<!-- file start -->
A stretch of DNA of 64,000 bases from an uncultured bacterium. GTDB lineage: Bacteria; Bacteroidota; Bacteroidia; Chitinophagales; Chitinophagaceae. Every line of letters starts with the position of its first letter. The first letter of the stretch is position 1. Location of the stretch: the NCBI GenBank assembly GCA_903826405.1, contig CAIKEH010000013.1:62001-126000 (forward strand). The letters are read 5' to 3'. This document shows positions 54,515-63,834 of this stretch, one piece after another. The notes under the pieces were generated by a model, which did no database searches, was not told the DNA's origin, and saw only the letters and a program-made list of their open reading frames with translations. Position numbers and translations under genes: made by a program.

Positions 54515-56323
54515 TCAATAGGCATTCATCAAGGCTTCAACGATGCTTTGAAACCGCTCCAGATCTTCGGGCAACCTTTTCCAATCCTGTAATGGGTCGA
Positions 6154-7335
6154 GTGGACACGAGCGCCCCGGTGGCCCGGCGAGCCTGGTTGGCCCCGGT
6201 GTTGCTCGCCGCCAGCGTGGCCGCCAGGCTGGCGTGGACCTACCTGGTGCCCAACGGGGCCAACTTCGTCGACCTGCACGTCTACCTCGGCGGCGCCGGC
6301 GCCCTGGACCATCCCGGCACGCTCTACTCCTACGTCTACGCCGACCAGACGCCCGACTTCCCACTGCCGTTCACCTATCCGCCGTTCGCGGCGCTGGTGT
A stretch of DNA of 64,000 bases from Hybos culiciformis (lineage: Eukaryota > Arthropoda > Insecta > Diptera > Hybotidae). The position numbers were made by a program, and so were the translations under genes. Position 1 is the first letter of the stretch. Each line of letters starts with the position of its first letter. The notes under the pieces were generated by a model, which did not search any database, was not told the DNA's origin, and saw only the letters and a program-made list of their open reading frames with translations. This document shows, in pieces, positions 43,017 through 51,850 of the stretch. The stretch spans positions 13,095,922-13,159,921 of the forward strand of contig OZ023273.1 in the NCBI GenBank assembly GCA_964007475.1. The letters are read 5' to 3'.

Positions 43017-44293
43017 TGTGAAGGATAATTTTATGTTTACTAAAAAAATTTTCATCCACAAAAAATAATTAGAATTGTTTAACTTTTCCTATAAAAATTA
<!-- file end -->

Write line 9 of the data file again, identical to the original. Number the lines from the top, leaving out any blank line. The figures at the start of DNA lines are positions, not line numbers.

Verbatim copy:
Positions 43017-44293